Scott McNealy will have no other career besides working at the server and software company he cofounded, Sun Microsystems' chief executive and chairman said Wednesday.
"I'm going to retire from Sun," McNealy said in response to a question about his commitment at Sun's annual meeting with analysts in San Francisco. "I'm here for the duration. I'll do whatever I can in whatever capacity I can."
His entrepreneurial days are past, he added. "I couldn't do another start-up. I'm done." But his passion for the Santa Clara, Calif.-based company isn't. "I love this company. We're making a difference. We have a cause, as corny as you all think it is."
He didn't directly mention Sun's current aspiration to eliminate the digital divide that separates the world's rich from poorer people without computers or network access, but he did declare victory to the open standards and open interfaces Sun has embraced for its history. "We have changed the industry from one built around proprietary huge barrier-to-entry stacks, to one talking about open source," he said.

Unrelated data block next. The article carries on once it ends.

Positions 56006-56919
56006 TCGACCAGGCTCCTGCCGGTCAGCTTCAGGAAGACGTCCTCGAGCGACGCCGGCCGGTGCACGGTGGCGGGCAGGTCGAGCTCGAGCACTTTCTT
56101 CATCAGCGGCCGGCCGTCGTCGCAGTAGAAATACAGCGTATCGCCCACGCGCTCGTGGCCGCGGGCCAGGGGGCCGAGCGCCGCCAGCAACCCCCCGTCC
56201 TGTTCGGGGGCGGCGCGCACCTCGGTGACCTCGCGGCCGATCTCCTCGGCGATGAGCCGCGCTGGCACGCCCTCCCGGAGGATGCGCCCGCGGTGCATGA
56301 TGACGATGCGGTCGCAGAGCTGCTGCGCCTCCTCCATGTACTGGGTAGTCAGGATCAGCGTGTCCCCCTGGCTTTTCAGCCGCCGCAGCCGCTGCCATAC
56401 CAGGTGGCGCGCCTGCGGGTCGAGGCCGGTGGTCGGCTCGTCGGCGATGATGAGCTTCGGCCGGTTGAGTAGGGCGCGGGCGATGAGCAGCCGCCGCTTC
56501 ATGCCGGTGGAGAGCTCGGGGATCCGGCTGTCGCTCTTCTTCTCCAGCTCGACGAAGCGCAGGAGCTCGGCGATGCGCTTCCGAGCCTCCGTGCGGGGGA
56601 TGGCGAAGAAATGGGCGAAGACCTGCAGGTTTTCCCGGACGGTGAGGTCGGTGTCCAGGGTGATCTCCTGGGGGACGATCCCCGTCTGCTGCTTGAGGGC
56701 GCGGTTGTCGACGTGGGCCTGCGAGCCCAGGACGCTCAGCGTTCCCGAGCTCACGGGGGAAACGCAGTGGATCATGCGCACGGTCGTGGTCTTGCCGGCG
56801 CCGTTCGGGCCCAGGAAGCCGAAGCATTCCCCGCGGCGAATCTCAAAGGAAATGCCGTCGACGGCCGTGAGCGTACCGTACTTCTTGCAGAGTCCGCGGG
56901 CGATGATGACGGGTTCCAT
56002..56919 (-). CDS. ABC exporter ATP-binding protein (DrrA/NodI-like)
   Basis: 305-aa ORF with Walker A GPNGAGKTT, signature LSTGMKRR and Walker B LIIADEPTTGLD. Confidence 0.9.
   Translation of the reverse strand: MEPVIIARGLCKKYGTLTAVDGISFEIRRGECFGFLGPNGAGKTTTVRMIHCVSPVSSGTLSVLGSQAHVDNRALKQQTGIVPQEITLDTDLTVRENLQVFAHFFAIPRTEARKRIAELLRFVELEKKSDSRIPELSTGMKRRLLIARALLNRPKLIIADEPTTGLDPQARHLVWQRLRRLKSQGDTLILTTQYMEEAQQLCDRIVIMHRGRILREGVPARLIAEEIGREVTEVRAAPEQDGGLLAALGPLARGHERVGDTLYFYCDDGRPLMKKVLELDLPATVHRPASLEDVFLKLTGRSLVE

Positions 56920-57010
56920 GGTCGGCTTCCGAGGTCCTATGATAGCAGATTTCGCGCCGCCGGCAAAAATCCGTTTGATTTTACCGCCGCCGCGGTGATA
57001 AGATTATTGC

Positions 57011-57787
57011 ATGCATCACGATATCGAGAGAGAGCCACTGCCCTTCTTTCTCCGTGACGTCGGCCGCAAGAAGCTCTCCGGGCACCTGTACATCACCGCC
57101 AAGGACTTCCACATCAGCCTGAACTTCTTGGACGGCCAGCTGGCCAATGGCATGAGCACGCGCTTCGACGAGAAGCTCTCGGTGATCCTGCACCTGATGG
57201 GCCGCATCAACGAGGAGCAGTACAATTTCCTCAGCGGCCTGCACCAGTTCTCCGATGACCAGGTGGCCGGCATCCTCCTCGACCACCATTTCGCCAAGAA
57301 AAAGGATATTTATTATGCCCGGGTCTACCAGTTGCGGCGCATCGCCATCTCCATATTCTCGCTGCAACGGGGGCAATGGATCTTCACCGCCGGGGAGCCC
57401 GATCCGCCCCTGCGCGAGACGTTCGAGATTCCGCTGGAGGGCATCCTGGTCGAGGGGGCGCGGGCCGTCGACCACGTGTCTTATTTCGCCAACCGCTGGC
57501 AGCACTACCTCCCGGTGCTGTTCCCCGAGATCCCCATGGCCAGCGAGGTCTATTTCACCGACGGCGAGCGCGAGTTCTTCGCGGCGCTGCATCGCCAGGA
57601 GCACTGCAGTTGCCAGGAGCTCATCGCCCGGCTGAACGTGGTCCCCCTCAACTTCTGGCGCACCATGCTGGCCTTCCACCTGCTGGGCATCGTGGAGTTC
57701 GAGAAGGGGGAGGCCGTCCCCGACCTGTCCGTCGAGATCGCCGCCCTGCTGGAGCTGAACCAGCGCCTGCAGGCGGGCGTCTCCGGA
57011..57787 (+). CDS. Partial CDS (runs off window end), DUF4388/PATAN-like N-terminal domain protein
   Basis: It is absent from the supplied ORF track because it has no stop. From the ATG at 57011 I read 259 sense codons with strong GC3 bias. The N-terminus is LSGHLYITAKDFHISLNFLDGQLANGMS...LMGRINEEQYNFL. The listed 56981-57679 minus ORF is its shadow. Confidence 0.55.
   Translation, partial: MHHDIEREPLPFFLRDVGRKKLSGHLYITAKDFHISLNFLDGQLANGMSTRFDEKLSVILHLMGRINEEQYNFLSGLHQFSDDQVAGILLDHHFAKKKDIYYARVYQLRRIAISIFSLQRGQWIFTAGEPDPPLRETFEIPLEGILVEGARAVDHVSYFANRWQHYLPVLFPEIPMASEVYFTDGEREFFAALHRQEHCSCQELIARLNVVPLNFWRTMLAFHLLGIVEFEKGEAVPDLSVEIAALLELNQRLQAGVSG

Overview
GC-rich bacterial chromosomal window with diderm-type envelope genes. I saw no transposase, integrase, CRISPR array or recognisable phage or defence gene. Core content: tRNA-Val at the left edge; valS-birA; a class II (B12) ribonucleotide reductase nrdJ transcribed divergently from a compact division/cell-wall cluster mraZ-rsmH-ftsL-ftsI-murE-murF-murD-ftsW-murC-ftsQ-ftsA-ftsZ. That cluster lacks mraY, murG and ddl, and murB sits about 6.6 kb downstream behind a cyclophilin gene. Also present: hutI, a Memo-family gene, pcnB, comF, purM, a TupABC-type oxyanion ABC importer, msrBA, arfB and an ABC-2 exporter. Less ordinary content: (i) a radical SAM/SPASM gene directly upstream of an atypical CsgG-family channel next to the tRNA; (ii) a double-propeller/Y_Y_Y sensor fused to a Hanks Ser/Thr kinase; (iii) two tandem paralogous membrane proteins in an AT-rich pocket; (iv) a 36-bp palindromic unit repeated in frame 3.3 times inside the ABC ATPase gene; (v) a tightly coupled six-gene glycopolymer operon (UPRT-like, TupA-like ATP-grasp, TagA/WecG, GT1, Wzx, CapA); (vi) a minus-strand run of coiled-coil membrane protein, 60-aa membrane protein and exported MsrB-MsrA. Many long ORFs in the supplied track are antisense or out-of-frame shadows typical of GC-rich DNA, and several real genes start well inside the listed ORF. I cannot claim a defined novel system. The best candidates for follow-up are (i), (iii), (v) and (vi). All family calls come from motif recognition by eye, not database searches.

But McNealy bristled when asked what consequences there are for executives involved in Sun's lukewarm financial performance in recent years.
"There are consequences for the management team. There are clear financial and career implications, (for) myself included," McNealy said. "I'm not going to kill anybody. What would you like me to do? Tear the hair off their arms real slow with a piece of tape?"